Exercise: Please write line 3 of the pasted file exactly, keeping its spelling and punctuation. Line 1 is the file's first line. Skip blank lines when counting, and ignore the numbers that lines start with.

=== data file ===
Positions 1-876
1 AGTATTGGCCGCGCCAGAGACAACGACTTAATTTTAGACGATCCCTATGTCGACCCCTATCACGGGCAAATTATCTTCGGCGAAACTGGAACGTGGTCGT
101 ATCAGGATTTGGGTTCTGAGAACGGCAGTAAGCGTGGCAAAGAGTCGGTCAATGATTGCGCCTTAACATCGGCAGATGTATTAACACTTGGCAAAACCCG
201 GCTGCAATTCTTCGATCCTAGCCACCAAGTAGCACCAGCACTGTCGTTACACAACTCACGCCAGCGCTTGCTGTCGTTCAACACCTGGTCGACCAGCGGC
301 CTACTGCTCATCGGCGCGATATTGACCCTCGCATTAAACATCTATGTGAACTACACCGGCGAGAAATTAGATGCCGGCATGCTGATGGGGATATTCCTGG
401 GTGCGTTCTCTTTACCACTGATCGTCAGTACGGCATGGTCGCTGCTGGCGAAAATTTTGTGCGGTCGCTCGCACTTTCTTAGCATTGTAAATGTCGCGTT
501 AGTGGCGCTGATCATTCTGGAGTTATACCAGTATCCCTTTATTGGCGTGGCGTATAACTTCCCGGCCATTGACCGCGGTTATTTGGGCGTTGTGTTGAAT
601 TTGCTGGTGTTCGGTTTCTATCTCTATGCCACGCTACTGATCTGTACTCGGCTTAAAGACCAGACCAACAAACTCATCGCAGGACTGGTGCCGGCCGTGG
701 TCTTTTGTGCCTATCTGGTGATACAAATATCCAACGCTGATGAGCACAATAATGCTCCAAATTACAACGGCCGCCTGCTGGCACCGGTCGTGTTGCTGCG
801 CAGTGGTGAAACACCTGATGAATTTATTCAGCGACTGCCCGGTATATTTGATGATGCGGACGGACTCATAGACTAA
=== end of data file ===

101 ATCAGGATTTGGGTTCTGAGAACGGCAGTAAGCGTGGCAAAGAGTCGGTCAATGATTGCGCCTTAACATCGGCAGATGTATTAACACTTGGCAAAACCCG